WASHINGTON: Under intense budget pressure, a Pentagon cost-cutting team is pushing the Navy to cancel its third and last Zumwalt-class destroyer, the Lyndon Johnson (DDG-1002). But two sources familiar with the program say this cost-cutting measure just doesn’t add up.

    The DDG-1000 Zumwalts are expensive; three ships will cost almost $13 billion. About $9 billion of that was spent on research and development alone. As a result, they’re the most sophisticated surface combatants in the Navy, with a radar-baffling hull and enough electrical power to run high-tech weapons like lasers and rail guns. To pack in all that technology, they’re also 60 percent larger than the standard Arleigh Burke (DDG-51) design. Originally intended as the follow-on to the Burkes, they grew so expensive that, in a classic death spiral, the Navy cut the production run repeatedly: from 32 to 24 to 16 to seven to three.

    Now, according to a Pentagon memo, first reported by Bloomberg’s Tony Capaccio, the Defense Department’s independent Cost Assessment & Program Evaluation office (CAPE) is considering cutting the third ship — which is in large part already built and paid for.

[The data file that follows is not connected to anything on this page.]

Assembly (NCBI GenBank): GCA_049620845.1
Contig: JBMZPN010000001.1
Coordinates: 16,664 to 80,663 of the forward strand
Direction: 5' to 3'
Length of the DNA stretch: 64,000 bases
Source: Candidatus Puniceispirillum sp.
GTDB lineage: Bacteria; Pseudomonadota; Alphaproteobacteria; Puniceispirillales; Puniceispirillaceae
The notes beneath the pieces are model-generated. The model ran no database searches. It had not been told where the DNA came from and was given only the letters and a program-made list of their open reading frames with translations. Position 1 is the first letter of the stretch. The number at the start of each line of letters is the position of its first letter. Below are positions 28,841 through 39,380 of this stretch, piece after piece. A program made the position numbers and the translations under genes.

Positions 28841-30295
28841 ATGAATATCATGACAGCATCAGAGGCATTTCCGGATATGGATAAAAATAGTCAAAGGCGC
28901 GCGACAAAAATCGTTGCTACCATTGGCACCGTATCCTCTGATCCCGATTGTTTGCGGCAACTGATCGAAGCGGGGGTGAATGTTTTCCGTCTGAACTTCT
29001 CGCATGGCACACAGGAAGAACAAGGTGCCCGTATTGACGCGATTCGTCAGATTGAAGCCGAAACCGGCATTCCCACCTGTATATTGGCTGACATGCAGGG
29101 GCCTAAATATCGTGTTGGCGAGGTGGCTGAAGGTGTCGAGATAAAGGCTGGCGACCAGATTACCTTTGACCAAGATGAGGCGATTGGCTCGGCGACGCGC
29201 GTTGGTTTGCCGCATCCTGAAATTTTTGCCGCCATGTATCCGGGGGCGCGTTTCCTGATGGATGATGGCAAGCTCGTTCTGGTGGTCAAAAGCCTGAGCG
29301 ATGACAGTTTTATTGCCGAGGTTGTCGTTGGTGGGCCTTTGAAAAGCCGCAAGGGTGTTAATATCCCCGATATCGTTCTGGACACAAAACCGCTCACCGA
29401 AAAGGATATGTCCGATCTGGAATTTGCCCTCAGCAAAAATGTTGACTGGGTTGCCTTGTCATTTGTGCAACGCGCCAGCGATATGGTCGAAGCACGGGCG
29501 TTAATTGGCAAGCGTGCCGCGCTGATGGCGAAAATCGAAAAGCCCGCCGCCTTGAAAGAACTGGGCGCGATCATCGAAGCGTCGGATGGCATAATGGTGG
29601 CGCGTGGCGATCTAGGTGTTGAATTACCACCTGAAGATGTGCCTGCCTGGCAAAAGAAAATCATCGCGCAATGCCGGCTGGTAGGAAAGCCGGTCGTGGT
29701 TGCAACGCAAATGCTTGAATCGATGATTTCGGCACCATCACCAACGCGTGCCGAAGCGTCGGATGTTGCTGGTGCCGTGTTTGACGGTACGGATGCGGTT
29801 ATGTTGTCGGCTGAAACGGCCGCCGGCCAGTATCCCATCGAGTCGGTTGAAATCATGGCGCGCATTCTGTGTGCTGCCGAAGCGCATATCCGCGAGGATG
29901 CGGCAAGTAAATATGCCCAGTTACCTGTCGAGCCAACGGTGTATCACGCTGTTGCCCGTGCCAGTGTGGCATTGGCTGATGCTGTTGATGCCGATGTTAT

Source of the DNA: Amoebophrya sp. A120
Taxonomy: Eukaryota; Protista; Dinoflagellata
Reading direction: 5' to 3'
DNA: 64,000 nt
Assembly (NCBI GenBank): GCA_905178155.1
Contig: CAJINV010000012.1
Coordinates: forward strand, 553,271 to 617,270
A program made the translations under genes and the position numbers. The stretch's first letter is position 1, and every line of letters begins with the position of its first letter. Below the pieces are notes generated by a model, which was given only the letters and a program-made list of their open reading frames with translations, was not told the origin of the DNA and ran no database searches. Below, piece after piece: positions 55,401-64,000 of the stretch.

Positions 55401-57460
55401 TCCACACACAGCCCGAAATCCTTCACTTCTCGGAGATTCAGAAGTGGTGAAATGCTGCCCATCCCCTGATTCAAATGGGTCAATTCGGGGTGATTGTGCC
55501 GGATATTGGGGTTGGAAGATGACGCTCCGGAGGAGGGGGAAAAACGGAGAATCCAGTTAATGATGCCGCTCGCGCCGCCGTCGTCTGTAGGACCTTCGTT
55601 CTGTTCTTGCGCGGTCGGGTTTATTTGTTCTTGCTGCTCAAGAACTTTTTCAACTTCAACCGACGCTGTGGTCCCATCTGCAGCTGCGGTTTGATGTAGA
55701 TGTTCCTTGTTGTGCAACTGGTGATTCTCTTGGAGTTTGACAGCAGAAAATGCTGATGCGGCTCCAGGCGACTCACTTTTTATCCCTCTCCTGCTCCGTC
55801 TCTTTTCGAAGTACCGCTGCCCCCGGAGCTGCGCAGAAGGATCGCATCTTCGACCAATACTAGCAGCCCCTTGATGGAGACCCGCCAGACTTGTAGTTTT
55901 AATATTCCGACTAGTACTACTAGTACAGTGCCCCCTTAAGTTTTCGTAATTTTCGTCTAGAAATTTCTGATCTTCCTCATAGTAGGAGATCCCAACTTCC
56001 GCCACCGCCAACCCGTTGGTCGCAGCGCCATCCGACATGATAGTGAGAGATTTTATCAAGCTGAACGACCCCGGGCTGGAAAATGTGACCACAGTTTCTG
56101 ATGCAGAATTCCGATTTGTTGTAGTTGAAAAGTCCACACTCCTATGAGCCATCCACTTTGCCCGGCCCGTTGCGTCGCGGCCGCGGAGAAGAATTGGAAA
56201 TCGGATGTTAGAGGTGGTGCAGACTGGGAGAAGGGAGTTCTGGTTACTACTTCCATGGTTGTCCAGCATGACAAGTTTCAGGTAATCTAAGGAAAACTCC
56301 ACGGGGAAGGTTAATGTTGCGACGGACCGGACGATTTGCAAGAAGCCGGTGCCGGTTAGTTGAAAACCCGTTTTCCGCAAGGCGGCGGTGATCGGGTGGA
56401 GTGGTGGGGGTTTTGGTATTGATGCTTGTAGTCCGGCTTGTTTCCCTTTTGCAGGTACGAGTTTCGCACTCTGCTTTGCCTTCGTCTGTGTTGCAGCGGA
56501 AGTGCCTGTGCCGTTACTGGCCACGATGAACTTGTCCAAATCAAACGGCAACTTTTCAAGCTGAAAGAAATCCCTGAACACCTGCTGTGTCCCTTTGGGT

And that’s just one example. Another is Lockheed Martin’s F-35 Joint Strike Fighter program, the most expensive weapons system in history at over half a TRILLION dollars and growing. As a retired military officer I am very much in favor of a strong military, but the business has grown insanely out of control. And yet Trump and other saber-rattling GOP candidates continue to babble about rebuilding our military. They and their supporters are deep in the rabbit hole.